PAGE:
The below list was originally prepared by Dr. Geil Browning of Emergenetics International (https://www.emergenetics.com/) for Inc.com and I just loved it.
While we should be focusing on strategy for 2019, I don’t think I’m alone when I say that I’m exhausted. It’s the last part of the year and budgeting, events, strategy, tactics, new competitors, pricing, and new demands have left me mentally and physically drained. So what’s the best way to get your second wind as we find ourselves in the home stretch of wrapping up 2018?
Buy a good office chair, or get a standing desk.
Focal Upright Furniture has a brand-new chair-and-desk combination on the market. Invented by Martin Keen, of Keen shoes fame, it uses a position between sitting and standing, and allows lots of movement as you work. It also helps those who use it remain attentive.
Do not multitask.
John Medina, author of Brain Rules, tells us the brain cannot multitask, period. What it does do is switch back and forth between tasks very quickly. Someone whose attention is interrupted not only takes 50% longer to accomplish a task but also makes up to 50% more errors. A study in The New England Journal of Medicine found that people who talk on the cell phone while driving are four times more likely to have an accident because it isn’t possible to devote your full attention to both driving and talking at the same time. Hands-free calling offered no advantage. What’s the lesson to take away? Focus on one task at a time, and you’ll accomplish each better and faster–without killing anybody.
Use all your senses.
Work is more entertaining for your brain–and therefore makes you more alert–when you engage as many of your senses as possible. Use colored paper and pens. Experiment with peppermint, lemon, or cinnamon aromatherapy. Try playing background music.
Don’t make too many decisions in one day.
It sounds farfetched, but if you go shopping in the morning, then negotiate yourself out of eating a cookie at lunch, and finally try to decide between two job offers that afternoon, you might choose the wrong job because you didn’t eat the cookie, according to Scientific American. Making choices depletes your reserves of executive function, or “the mental system involved in abstract thinking, planning, and focusing on one thing instead of another.” This can adversely affect decisions you make later.
Take a quick break every 20 minutes.
A study in the journal Cognition reveals that people can maintain their focus or “vigilance” much longer when their brains are given something else to think about every 20 minutes. That’s the time when thinking becomes less efficient. This trick is called momentary deactivation. If your mind isn’t as sharp after a long period of work, it may not be completely fatigued. It just needs to focus on something else to refresh the specific neural network you’ve been using.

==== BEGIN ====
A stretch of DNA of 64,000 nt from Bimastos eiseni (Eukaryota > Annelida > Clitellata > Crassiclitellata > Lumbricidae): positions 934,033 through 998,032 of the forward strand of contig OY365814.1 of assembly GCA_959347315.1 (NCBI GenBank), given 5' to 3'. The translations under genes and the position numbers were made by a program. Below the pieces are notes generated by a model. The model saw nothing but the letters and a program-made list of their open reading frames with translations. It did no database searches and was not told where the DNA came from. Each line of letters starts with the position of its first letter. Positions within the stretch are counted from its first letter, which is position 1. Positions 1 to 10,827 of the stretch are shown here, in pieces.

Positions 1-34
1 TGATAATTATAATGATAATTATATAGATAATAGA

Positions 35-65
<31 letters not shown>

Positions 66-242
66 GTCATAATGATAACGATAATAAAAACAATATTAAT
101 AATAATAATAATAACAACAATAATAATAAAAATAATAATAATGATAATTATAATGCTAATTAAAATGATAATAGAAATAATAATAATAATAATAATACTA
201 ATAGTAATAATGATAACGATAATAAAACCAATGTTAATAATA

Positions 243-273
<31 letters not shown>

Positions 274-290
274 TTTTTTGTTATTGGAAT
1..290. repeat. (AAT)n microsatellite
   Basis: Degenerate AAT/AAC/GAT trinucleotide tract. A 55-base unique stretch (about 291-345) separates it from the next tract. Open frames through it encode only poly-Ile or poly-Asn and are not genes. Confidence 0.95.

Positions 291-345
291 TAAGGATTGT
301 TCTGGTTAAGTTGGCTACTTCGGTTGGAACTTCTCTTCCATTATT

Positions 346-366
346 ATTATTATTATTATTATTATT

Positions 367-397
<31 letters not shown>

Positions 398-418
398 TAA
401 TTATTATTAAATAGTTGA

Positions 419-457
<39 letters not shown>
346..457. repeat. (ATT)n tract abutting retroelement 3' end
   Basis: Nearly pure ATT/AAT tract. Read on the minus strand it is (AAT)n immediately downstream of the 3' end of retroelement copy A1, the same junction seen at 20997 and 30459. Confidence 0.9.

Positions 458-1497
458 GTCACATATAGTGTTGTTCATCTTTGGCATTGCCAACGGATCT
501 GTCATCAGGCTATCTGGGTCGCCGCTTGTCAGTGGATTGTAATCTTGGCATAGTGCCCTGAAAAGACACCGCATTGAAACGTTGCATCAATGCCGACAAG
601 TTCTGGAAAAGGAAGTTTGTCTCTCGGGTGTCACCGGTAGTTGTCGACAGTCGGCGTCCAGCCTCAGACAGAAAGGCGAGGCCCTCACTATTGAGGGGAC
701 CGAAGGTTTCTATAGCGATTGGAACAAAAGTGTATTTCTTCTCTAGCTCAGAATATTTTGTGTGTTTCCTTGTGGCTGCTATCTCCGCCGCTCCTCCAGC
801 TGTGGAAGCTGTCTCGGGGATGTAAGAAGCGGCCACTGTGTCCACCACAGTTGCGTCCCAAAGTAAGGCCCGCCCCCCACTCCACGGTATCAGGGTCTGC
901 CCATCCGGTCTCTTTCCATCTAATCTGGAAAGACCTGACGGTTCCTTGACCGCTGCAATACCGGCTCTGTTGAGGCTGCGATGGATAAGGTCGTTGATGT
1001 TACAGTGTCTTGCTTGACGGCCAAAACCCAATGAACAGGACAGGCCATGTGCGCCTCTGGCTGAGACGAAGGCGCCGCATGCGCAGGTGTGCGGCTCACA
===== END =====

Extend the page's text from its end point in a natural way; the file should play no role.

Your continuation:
Work with your own circadian rhythms.
Are you an early bird or a night owl? Do you fade every afternoon, or is that when you are strongest? Don’t schedule an important meeting at a time when you will be operating on one cylinder. And don’t waste your peak work time at a doctor’s appointment.
Relax for 10 minutes every 90 minutes.
When you’re awake, your brain cycles from higher alertness (busy beta waves) to lower alertness (alpha waves) every 90 minutes. At that point, you become less able to focus, think clearly, or see the big picture. You know the signals: You feel restless, hungry, and sleepy, and reach for a coffee. Herbert Benson of Harvard, author of The Relaxation Response, recommends working to the point where you stop feeling productive and start feeling stressed. At that moment, disengage. Meditate, do a relaxation exercise, pet a furry animal, go for a quick jog, take a hot shower, pick up your knitting, practice the piano, or look at paintings. Allowing your brain to go into a state of relaxation, daydreaming, and meditating will reset your alertness.
Take power naps.
Researchers have found the human ability to learn declines as the day wears on. But an afternoon power nap increases scores on memory tests by 20%.
Experience nature–preferably real, but fake will do.
A walk in the park, a glance out the window at the trees, or even a view of nature photographs engages a different kind of attention than your normal work routine. According to a study titled “The Cognitive Benefits of Interacting with Nature,” nature engages our involuntary attention. We hear a bird’s song, feel a breeze, or notice the clouds moving across the sky in a manner known as effortless attention. We can concentrate much better after we have spent some time in a natural environment or paid “effortless attention.” Walking around a city block doesn’t count, given that that requires vigilance and directed attention, and does not give your brain a break.
Take a vacation.
One CEO recommends mountain biking, because it forces you to stop thinking about the office and to instead concentrate on staying alive. You probably feel that you can’t possibly get away, but ultimately it will make you a better leader for your company.
Written by Integrated Marketing Manager, Natalie DiPietro